EIA Sees Short-term Rebound for U.S. Coal Miners in 2014
Short-term impacts are expected heaviest in terms of volume in the Powder River Basin of Wyoming and Montana, which accounts for 40% of U.S.-produced coal. In all, the government agency predicts a 36-million-ton increase in production for 2014 to 1.04 billion tons, up 3.6% from 2013.
Low natural gas prices have hurt coal in recent years, along with stricter regulations from Washington. Last year, however, that pressure began easing as gas prices rose, while coal regained part of its once-dominant share in the electricity generation business, according to EIA statistics.
Coal output is expected to resume its downward slide and fall more than 25 million tons in 2015, however, when new mercury pollution rules kick in, added the EIA. EIA analysts said mercury reduction rules have already prompted many utilities to announce the shuttering of coal-fired power plants in lieu of costly upgrades.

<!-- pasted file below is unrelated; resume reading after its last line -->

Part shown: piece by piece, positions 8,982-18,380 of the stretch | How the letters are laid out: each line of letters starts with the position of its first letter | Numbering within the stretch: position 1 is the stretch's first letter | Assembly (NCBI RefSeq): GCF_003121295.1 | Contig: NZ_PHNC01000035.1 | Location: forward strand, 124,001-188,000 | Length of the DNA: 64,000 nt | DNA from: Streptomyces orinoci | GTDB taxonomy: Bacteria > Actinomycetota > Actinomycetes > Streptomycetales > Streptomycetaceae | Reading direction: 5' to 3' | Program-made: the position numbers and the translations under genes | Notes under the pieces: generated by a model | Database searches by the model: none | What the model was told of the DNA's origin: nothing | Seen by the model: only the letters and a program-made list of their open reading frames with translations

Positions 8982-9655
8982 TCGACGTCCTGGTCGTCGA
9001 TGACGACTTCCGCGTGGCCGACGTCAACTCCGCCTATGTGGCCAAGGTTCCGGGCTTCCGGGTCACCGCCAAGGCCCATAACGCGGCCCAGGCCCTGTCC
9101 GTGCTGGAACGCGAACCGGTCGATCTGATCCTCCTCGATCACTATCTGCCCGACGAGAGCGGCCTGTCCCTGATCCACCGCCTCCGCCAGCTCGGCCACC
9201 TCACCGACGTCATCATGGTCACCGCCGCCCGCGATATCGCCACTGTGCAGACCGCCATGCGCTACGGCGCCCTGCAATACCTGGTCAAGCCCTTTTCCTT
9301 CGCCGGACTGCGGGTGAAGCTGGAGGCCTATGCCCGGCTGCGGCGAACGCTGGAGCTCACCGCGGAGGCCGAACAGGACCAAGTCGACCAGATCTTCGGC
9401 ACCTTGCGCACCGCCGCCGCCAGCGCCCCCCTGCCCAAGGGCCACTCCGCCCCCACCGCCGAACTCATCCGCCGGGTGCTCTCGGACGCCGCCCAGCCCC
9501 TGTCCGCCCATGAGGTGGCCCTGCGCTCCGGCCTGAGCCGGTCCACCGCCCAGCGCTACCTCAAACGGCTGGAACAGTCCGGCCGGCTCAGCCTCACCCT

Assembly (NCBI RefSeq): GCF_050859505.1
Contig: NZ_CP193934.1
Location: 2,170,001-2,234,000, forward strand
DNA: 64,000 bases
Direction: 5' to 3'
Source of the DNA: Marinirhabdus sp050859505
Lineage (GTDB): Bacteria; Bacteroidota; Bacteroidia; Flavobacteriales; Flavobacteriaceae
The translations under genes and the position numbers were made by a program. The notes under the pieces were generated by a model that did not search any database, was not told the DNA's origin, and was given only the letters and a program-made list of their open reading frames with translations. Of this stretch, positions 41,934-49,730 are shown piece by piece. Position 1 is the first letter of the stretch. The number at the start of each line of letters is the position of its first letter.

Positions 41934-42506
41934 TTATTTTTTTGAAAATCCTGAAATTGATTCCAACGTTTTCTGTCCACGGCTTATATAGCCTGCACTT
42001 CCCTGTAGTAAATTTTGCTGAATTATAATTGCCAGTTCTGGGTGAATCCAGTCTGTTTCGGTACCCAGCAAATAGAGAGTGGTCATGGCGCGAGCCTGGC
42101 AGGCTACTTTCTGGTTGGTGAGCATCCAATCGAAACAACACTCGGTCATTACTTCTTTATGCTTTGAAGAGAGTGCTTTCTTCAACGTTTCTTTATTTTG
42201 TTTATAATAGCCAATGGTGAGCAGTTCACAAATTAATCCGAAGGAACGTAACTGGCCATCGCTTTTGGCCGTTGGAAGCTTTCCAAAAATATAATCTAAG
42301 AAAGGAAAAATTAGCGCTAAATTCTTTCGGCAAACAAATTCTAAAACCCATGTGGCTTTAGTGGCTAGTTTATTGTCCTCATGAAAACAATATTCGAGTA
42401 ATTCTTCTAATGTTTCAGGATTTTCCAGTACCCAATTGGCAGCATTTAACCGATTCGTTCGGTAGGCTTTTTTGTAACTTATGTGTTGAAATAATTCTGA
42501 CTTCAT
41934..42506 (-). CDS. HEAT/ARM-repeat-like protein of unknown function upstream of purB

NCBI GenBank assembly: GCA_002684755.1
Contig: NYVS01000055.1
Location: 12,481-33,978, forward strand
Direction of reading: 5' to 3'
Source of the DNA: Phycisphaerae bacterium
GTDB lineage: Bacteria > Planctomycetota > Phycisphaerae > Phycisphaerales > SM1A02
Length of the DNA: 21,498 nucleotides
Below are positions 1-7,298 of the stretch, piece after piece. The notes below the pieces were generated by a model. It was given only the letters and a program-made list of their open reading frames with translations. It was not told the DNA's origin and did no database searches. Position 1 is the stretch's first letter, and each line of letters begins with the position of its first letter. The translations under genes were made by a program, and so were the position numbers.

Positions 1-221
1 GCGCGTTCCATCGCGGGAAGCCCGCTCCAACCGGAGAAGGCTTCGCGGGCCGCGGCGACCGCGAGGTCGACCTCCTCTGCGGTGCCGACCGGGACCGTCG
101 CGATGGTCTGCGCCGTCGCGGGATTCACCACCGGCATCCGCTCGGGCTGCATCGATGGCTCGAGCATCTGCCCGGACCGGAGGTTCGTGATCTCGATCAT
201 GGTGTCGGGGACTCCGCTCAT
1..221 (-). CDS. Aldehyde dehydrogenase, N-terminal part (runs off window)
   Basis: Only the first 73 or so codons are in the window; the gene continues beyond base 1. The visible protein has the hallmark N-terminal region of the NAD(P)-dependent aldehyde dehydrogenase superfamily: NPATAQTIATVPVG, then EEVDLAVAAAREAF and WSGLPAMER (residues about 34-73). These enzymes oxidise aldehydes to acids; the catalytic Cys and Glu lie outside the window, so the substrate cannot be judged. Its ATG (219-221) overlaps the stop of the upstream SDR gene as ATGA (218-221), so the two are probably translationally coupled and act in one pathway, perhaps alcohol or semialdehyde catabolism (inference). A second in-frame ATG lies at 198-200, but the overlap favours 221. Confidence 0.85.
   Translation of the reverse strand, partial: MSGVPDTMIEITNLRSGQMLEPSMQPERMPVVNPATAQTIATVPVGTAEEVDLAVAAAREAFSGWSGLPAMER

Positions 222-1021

Altogether, plant retirements will culminate in nearly almost 18 gigawatts (GW) of power this year and next, the EIA said. That represents some 30 500-MW power plants, and includes only retirements reported to federal officials, the survey added.
Western coal production is expected to grow by 24 million tons in 2014, before declining by 15 million tons next year. Appalachian region production, meanwhile, is anticipated to rise by 3.5 million tons in 2014, before dropping by 10 million tons in 2015, according to EIA officials.
The government predicts U.S. exports to drop to 105 million tons in 2014 and 2015, after peaking at 123 million tons in 2012.
But EIA predictions do not account for U.S. Environmental Protection Agency (EPA) proposals to restrict greenhouse gas emissions. To this end, the National Mining Association (NMA) released a statement warning that EPA actions “effectively ban coal from America’s power portfolio.”